Despite this tremendous success, the paradigm described above is under stress. Were it not for the recent commercialization of EUV lithography, Moore’s Law would arguably have come to an end in 2019. Moreover, even though the microelectronics industry was pioneered in the United States, the U.S. risks losing its leadership position in the actual manufacturing of these critical devices since the most advanced patterning technologies have only been successfully applied to manufacturing abroad. Additionally, the path to future computing paradigms such as useful and ubiquitous quantum computing is predicated on achieving unprecedented patterning precision at large volumes.

It is evident that continued progress in microelectronics, as well as maintaining U.S. advanced manufacturing leadership, is predicated on future advancements in patterning methods and materials. Even future technologies that are arguably less dependent on two-dimensional scaling, such as quantum computing and spin-based systems, are, in fact, also patterning constrained because achieving their promise requires patterning precision well beyond the limitations of current methods and materials. Continued advancements in at-scale patterning methods to the realm of atomic scale precision is critical to realizing the potential of future generation memory and logic devices that will in turn enable transformative compute capabilities, while minimizing compute center carbon footprints.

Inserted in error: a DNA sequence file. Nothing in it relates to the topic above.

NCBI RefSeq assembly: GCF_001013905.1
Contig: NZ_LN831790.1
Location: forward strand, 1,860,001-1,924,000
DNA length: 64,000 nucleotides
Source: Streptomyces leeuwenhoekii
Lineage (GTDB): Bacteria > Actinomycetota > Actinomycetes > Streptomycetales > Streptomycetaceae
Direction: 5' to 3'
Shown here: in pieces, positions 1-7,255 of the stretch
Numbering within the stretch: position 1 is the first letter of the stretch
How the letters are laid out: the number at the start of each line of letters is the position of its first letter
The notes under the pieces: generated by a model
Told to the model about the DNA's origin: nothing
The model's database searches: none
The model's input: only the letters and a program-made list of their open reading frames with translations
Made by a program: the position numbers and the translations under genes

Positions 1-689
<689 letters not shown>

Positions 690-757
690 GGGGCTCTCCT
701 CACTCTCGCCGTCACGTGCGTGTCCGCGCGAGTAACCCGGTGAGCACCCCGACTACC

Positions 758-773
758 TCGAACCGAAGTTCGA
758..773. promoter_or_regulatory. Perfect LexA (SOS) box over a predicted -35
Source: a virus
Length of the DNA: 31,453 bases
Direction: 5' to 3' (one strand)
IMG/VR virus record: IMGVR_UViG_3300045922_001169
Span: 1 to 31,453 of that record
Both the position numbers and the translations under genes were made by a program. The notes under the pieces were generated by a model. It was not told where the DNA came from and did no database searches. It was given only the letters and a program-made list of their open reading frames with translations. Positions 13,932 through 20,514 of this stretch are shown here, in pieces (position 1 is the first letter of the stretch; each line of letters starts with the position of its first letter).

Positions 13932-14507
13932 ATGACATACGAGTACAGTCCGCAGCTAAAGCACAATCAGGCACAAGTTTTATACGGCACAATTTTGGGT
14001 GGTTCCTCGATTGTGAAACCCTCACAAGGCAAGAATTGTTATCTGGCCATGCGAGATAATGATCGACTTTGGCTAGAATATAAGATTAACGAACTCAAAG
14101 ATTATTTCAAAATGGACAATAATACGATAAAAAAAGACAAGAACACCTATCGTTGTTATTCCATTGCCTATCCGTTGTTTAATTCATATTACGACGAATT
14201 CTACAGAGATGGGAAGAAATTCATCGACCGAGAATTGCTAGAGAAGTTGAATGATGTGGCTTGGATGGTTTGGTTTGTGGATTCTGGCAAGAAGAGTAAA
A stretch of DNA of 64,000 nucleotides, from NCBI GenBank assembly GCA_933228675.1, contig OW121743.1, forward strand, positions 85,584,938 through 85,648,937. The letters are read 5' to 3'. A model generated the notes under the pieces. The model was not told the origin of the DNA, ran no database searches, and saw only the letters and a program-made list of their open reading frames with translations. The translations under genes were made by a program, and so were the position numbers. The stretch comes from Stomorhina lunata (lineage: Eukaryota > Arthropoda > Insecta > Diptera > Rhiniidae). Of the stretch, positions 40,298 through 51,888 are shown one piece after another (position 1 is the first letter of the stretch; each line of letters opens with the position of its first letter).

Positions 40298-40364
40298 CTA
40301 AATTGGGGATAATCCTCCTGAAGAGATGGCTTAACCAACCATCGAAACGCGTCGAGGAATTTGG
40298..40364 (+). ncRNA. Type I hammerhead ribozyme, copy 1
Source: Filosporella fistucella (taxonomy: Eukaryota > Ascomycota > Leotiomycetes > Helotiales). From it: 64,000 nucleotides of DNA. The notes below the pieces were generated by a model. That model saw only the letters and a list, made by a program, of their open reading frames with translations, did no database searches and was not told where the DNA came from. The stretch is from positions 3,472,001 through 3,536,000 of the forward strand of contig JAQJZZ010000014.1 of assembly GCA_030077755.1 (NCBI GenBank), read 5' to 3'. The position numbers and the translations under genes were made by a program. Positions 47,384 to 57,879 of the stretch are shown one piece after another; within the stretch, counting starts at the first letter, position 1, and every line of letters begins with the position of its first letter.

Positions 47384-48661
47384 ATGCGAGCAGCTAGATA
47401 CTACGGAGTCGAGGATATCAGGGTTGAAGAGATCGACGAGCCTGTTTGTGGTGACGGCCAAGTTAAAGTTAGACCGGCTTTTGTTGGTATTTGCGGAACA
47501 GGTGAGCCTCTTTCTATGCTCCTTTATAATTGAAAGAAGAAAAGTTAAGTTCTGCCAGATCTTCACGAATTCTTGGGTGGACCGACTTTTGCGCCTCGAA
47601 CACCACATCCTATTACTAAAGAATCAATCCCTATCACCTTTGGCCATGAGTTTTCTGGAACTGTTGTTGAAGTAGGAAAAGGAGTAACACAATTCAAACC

Delivering on the technological impact described above will first require scientific breakthroughs in the fundamental understanding and deterministic control of materials at the atomic scale. Patterning in the context of advanced manufacturing of microelectronics relies on an extremely diverse and complicated set of materials and processes including: precision synthesis of functional materials; radiation sensitivity including ionization and fragmentation; low energy electron scattering and low energy electron attachment chemistry; control and confinement of these processes at the atomic scale; macromolecular effects and solvation of the modified material focusing in particular on the liquid/solid interface, pattern transfer via etch and/or selective deposition. Moreover, because these processes all need to occur in films nearing thicknesses in the single digit nm regime, interfacial issues including both macromolecular effects as well as low-energy electron cascade effects become critical.